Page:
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Picture of arnie
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We've mentioned the Apostrophe Protection Society before. Alas, it appears at the moment to be offline. Let us hope it's a temporary problem.

Their Message Board is still online, however, as is the Wiki published by on of its regulars, Paul Doherty, at http://pdoc.co.uk/eng-lang/

Paul has put up a survey on linguistic "pet peeves" in an attempt to find out what really annoys linguistic pedants like those who frequent the APS message board (and of course like us). The address of the survey is http://pdoc.co.uk/eng-lang/survey.php

Do take the survey; it's good fun!

This message has been edited. Last edited by: arnie,


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Further to the above post, the APS is back online after having problems with their server. Their address is http://www.apostrophe.fsnet.co.uk/


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I haven't bothered to post to the APS after the problem with trolls and the ineffective and shabby way in which that matter was dealt with.

Is it worth going there again?


Richard English
 
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I lurk from time to time but haven't posted for ages after a post of mine was deleted without explanation. All the same the standard of debate is pretty high and they deal with trolls by ignoring them completely. Paul posts regularly. It's still a bit one note for my taste as discussion almost always centres around punctuation and is nowhere near as wide ranging as here.


"No man but a blockhead ever wrote except for money." Samuel Johnson.
 
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My feeling is similar to Bob's. The regulars tend to pull each other's posts to pieces, picking up any real or perceived errors in punctuation, spelling and style. This is done in a spirit of fun, but it doesn't look like that to a newcomer; a couple of new posters recently have mentioned that they were worried about sending a message in case they'd made any mistakes. In fact, they would have normally have overlooked minor errors from newbies, but that is not obvious.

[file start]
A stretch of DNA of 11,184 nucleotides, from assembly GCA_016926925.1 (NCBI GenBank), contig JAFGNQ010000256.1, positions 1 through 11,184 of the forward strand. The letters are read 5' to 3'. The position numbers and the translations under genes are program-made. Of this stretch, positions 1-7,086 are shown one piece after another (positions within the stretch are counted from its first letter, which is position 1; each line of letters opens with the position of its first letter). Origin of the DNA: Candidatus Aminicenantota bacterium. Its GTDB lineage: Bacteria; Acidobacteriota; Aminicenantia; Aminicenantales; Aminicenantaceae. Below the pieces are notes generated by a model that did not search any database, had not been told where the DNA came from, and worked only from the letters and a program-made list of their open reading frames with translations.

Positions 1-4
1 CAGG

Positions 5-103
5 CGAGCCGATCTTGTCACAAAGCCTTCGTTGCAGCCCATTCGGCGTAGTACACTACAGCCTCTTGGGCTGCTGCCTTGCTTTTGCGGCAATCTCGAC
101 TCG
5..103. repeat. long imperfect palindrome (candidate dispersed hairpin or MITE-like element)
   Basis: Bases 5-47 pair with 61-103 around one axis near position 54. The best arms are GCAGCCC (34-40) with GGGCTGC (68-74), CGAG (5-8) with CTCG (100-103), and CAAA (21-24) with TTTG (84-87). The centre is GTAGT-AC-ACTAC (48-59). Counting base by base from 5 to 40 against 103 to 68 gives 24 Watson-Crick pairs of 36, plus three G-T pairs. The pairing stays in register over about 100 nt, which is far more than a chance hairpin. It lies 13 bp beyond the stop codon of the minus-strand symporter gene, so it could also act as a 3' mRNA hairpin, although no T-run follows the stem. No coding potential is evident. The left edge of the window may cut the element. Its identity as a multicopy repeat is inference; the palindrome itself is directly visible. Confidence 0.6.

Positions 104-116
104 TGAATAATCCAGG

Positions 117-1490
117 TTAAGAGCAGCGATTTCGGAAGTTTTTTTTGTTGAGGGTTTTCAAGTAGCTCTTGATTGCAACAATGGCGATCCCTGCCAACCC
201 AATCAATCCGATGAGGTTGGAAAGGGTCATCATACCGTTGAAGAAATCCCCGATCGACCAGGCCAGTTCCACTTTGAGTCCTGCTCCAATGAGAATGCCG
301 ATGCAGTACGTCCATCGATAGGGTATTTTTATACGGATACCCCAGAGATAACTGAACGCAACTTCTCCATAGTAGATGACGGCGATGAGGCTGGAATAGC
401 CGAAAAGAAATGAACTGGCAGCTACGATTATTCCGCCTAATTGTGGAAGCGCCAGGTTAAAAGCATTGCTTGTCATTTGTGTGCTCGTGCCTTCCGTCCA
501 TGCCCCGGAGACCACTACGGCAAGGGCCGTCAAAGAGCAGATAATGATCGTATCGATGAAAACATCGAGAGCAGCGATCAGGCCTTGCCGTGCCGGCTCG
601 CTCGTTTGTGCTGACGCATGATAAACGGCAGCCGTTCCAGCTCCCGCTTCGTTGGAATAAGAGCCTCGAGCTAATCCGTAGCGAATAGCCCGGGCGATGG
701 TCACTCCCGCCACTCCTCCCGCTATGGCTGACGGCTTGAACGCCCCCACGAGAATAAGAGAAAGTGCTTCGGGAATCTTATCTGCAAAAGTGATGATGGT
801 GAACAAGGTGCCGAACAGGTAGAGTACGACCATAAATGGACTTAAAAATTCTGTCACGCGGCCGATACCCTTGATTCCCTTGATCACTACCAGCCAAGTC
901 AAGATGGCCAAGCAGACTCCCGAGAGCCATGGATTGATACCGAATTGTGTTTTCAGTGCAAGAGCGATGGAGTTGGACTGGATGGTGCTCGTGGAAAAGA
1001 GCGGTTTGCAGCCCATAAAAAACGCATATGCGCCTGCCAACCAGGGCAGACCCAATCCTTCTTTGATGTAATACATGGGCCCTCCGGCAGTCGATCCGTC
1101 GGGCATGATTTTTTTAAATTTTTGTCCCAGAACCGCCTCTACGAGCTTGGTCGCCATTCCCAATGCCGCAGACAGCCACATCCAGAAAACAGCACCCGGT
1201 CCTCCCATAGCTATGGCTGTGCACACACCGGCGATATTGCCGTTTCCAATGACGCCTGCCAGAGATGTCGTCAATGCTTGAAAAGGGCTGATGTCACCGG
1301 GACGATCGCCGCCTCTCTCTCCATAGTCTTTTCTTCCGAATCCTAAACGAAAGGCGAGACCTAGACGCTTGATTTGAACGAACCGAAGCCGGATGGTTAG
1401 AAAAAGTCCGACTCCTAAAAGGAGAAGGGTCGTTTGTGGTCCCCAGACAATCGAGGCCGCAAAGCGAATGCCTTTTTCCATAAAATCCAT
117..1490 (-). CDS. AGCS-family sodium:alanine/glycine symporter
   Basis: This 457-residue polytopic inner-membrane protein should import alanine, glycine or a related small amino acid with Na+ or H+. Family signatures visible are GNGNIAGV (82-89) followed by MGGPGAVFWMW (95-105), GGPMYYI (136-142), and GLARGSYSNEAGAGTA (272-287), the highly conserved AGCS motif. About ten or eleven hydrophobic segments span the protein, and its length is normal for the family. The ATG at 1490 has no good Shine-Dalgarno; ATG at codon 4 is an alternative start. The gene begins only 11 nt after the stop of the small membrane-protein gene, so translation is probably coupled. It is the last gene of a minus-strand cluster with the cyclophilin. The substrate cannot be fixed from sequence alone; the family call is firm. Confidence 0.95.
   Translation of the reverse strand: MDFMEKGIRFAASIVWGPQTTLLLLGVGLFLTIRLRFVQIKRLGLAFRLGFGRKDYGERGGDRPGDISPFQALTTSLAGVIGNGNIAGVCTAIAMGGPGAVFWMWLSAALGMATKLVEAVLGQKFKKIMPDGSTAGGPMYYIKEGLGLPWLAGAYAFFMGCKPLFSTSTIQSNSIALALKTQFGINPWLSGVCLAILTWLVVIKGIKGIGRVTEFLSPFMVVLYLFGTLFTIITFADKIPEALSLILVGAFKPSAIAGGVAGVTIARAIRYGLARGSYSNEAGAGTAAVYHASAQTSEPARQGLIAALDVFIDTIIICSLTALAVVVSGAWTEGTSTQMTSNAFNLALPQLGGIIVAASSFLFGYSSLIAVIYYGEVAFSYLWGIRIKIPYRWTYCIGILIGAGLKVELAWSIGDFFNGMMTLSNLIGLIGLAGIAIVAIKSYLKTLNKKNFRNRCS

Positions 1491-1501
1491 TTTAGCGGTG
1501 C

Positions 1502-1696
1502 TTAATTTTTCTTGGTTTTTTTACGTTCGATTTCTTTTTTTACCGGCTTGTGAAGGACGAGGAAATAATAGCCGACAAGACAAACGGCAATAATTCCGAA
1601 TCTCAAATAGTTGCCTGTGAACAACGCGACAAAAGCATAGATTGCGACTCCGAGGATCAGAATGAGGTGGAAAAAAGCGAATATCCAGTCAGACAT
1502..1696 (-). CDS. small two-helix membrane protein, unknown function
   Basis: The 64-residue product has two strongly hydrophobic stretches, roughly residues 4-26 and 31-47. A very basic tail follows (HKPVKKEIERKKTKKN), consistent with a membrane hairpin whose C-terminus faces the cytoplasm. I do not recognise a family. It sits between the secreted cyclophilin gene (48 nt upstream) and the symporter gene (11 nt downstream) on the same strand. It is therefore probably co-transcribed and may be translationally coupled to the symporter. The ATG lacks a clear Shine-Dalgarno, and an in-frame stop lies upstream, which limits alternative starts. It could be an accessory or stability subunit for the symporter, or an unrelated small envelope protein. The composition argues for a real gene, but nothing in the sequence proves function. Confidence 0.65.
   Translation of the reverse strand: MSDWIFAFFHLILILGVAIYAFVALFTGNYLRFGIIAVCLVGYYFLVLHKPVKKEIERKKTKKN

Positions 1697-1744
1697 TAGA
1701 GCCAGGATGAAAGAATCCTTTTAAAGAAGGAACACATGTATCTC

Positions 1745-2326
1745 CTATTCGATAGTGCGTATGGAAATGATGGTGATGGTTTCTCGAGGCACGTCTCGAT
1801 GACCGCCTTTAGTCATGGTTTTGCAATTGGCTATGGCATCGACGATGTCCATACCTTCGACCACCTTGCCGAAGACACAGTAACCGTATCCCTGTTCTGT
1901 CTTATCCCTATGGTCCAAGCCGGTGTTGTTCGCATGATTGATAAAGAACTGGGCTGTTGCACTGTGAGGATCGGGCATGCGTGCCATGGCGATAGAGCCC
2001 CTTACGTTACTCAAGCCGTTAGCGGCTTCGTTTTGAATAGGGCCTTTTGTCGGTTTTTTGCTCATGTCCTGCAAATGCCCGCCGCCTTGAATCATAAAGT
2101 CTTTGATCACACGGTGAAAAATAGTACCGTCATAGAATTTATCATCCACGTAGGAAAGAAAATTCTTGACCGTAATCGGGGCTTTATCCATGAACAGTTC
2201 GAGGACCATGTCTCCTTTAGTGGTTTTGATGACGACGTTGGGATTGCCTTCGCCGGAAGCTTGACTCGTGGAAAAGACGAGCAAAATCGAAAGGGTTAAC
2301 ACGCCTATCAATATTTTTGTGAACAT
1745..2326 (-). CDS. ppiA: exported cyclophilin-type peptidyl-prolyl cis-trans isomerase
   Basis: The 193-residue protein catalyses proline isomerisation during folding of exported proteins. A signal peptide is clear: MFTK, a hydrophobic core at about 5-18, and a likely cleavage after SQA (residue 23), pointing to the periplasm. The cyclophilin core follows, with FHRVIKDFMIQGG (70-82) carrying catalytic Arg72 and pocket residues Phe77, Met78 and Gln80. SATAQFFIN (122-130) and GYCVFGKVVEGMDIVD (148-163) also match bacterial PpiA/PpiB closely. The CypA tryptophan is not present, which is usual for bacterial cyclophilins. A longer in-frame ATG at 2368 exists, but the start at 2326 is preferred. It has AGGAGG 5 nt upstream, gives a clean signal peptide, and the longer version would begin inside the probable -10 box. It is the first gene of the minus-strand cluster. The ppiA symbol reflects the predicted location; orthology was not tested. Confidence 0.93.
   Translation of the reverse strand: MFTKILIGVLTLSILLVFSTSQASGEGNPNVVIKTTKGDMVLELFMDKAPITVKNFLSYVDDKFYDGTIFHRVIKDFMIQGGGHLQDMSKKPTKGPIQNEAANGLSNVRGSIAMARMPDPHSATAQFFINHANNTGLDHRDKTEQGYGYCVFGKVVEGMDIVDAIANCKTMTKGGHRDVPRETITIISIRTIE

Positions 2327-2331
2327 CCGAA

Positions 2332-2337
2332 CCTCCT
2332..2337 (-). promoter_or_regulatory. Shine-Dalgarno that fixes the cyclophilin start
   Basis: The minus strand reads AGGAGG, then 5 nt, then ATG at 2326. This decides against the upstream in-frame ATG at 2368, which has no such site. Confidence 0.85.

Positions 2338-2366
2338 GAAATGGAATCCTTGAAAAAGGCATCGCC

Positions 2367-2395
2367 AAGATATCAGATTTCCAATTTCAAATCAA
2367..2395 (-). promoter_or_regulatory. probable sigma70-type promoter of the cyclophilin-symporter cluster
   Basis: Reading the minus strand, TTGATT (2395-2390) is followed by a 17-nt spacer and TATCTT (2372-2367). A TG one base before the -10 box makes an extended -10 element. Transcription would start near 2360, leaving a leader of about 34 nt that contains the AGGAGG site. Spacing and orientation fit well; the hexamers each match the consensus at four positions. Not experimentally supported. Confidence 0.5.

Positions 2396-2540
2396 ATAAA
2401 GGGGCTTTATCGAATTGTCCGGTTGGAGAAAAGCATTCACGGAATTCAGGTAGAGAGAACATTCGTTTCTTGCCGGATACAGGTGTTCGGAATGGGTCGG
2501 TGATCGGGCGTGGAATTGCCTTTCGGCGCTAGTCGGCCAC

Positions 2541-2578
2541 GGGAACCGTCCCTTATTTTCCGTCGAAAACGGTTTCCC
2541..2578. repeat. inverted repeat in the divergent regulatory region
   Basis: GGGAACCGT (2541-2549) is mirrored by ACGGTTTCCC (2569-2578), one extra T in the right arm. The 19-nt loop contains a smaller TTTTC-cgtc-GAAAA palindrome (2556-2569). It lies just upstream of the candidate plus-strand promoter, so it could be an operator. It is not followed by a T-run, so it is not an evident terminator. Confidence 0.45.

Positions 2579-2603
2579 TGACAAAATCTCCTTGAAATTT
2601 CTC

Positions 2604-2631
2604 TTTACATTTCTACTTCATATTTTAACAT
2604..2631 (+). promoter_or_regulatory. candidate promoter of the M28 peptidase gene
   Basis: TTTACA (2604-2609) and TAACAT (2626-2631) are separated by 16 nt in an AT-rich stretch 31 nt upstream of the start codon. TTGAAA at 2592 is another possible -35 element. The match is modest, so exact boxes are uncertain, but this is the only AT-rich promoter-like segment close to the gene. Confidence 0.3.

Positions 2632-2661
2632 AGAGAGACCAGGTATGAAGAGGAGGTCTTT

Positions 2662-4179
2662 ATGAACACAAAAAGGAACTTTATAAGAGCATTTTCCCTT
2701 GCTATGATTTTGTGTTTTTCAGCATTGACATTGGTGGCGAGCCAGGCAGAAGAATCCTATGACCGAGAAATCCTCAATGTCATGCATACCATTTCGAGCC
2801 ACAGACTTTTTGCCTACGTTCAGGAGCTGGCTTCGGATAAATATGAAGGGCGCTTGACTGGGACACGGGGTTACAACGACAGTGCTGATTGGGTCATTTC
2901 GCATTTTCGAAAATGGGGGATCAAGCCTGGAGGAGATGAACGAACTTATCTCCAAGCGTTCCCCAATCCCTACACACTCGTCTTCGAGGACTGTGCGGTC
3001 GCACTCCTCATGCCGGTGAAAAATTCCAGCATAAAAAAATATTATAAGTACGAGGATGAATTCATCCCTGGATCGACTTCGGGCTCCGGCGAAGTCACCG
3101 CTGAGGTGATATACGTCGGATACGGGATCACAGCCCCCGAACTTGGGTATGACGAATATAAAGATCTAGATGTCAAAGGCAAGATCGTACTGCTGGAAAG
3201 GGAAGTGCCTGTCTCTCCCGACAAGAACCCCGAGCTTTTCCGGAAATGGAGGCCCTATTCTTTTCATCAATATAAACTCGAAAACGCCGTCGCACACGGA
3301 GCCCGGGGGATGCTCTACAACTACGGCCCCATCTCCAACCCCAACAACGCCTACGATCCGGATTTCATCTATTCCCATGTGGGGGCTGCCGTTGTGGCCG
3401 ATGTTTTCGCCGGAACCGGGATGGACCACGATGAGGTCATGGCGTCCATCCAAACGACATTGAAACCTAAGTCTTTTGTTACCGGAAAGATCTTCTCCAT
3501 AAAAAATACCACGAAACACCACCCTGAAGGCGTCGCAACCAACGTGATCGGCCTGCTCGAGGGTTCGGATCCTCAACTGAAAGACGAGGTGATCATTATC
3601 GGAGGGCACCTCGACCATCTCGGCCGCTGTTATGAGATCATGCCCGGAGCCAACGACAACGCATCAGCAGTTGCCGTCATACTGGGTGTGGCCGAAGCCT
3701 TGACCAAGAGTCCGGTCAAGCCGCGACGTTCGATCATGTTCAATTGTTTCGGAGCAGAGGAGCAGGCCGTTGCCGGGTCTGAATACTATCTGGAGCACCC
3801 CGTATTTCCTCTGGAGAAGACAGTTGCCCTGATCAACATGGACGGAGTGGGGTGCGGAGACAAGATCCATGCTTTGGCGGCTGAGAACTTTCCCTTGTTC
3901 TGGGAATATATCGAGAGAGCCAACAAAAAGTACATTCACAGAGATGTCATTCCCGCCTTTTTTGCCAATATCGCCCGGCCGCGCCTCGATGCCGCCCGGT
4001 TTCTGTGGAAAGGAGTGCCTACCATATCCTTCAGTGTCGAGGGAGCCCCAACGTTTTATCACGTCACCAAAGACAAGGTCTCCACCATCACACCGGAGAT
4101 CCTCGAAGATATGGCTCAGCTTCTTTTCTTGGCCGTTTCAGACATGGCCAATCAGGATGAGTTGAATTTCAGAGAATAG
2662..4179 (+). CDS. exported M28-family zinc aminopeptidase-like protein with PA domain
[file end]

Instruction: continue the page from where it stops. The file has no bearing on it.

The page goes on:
I check the board pretty regularly, about two or three times a week, and make occasional posts.

This message has been edited. Last edited by: arnie,


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Thanks, arnie. That was fun!

Does anyone know if that Paul Doherty is the same person as the Paul who used to post here? I miss him!

I thought some of the examples were a bit petty, such as not ending the sentence with a preposition or splitting infinitives. Haven't we gotten over those by now?

One of my pet peeves is run-on sentences, and I noted that he had one in his selections ("I use it myself, it's fine.") I suppose those who are more liberal grammarians wouldn't mind that, but I wouldn't use it.
 
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This is a metapeeve.

Irregardless of y'all's pet peeves there still out their.

God give us the serenity to accept the things we cannot change.

My cousin, the concrete expert, inspired me when she said, "I know when most people say cement, they mean concrete, so I just accept that. There's no point in discussing words if the meaning is clear."
 
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Quote "...I know when most people say cement, they mean concrete, so I just accept that...."